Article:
Our reading from Matthew adds to the discussion. Chapter 24 begins with Jesus describing the destruction of the Temple and a terrible time of tribulation. As I said a few weeks ago, the events which Jesus describes in around the year 30 AD are now current events as Matthew writes his gospel. Jesus states in verse 31 when these dire events are at the darkest point, the Son of Man will return in great glory and “he will send out his angels with a great trumpet sound, and they will gather his chosen ones together from the four winds, from one extremity of the heavens to their other extremity.” Today’s reading picks up at this point as Jesus states no one knows when this will happen, but all should be ready.
Jesus then puts forward four separate teachings and examples of why being ready is important. First, he reflects on the days of Noah and how everyone other than Noah was carrying on as if nothing bad could ever happen. When the flood comes and they are swept away. Next, two men will be in a field. One will be taken and one left. The same happens with two women who are at a grinding meal. It is not at all clear if it is better to be taken or to be left behind, but given the first reference to Noah, those swept away or taken away are the ones who are lost. Finally Jesus describes a homeowner who sleeps through a break in. Had he known when the thief was coming he would have been awake.
What does being awake look like? Should we commit to a lifestyle of neurotic sleeplessness laced with anxiety and fear? Or does staying awake look like something else? Jesus himself gives us the best clue.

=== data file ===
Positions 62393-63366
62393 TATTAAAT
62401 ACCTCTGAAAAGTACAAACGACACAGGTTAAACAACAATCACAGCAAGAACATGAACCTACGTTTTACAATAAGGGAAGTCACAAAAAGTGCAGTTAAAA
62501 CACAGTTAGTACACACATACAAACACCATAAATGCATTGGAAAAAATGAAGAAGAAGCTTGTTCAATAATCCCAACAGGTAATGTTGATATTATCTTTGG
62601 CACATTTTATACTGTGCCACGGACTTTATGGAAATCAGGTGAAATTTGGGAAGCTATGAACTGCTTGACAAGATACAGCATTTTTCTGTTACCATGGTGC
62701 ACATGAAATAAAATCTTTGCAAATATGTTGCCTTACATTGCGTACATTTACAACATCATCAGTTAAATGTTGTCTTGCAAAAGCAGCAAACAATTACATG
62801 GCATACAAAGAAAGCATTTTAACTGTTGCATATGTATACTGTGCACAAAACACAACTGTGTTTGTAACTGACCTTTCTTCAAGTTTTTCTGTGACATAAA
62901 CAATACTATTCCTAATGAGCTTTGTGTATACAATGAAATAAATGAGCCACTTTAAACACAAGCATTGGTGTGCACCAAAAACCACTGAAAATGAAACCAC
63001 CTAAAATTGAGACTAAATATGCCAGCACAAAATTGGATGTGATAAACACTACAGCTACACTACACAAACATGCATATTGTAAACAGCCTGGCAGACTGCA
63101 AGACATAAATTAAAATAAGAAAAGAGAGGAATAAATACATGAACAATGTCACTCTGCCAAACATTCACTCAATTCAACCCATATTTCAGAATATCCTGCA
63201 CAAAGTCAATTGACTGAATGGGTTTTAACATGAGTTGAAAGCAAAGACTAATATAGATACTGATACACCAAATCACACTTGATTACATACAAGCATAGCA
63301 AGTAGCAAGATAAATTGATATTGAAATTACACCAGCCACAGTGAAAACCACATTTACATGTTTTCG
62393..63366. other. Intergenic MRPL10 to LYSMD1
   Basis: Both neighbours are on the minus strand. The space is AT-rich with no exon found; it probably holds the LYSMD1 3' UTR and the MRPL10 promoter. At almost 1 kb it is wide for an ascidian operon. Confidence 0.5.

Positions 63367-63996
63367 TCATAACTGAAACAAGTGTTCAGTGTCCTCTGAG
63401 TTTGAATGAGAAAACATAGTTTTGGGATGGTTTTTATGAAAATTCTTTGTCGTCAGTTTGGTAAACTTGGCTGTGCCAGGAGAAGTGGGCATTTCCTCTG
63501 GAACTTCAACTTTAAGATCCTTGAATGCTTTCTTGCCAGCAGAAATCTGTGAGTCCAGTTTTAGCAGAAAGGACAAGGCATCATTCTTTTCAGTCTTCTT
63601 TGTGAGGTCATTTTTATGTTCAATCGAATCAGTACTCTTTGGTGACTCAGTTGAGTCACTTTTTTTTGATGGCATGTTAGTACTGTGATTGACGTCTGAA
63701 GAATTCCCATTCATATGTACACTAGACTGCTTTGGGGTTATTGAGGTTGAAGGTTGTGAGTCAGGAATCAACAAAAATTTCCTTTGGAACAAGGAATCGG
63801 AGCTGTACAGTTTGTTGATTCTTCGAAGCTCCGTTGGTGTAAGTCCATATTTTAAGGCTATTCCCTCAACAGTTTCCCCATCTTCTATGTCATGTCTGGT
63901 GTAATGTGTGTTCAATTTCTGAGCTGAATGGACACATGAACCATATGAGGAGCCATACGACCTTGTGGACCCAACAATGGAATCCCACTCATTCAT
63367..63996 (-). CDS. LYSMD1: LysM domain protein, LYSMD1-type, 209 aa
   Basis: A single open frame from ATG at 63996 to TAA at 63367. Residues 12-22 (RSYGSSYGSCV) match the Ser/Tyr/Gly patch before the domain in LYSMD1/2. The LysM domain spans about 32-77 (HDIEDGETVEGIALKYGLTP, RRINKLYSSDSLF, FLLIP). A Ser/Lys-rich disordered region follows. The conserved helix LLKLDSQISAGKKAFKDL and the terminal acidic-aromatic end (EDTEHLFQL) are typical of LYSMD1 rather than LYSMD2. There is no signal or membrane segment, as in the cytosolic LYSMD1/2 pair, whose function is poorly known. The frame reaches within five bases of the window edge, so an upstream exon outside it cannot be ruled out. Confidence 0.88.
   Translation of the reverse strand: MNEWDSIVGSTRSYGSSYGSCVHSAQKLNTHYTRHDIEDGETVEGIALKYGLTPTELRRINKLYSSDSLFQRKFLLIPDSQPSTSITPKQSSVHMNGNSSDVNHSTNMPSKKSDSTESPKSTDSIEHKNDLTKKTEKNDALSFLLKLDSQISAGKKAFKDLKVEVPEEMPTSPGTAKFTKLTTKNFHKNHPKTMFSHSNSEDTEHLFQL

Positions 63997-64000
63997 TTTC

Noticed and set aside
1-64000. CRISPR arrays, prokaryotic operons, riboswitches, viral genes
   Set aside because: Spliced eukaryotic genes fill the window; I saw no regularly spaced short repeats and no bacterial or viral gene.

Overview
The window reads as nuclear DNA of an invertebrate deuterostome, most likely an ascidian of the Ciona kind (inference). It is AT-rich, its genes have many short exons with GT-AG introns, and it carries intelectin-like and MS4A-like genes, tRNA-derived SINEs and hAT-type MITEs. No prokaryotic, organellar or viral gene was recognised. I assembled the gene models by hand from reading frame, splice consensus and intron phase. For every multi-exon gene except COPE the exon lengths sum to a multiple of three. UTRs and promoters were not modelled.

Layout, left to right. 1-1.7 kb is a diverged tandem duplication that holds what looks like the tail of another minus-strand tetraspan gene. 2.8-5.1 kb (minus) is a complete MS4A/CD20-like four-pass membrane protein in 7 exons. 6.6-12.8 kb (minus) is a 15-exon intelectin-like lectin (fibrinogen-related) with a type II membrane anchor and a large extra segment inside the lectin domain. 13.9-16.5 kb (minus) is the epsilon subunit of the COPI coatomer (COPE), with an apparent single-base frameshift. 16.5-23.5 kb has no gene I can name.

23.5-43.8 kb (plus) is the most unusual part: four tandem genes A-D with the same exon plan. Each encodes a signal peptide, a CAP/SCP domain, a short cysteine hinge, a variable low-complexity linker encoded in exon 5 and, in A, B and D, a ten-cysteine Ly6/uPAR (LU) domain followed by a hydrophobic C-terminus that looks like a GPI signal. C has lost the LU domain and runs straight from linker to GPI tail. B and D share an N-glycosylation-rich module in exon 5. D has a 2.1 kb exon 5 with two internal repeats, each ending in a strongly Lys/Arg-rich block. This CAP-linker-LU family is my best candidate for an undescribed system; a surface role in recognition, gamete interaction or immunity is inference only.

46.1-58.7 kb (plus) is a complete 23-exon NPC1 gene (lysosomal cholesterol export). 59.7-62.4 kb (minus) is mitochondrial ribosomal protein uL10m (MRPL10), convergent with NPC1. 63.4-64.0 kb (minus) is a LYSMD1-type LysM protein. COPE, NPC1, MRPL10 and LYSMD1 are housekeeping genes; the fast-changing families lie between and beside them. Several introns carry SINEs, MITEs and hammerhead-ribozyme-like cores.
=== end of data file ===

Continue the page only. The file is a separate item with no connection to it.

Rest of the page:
Immediately following the passage we read this morning, but as a part of the ongoing discussion, Jesus tells this parable:
Who then is the faithful and wise slave, whom his master has put in charge of his household, to give the other slaves their allowance of food at the proper time? Blessed is that slave whom his master will find at work when he arrives. Truly I tell you, he will put that one in charge of all his possessions. But if that wicked slave says to himself, “My master is delayed,” and he begins to beat his fellow slaves, and eats and drinks with drunkards, the master of that slave will come on a day when he does not expect him and at an hour that he does not know.
For Jesus, being awake is equivalent to being faithful and steady. It is an idea we have named the last two Sundays: enduring in all that is right and good and godly. What time is it? It is time to be who God has called us to be. It is time to live and act in a manner in keeping with the teaching and witness of the One for whom we wait.
In a little less than a month we will gather in this space to celebrate God’s advent – God’s coming – into this world in the person and presence of an infant, God’s only Son. We know when it will happen. The service times are printed in your bulletin. What we don’t know is how God will come to us. As with the first Christmas, God’s advent is always unexpected and always unpredictable, but always welcomed by those who perceive it. Pray for God to send light to guide you and commit yourself to living faithfully, doing what God has entrusted to you to do. Do this and you will be awake when Jesus returns.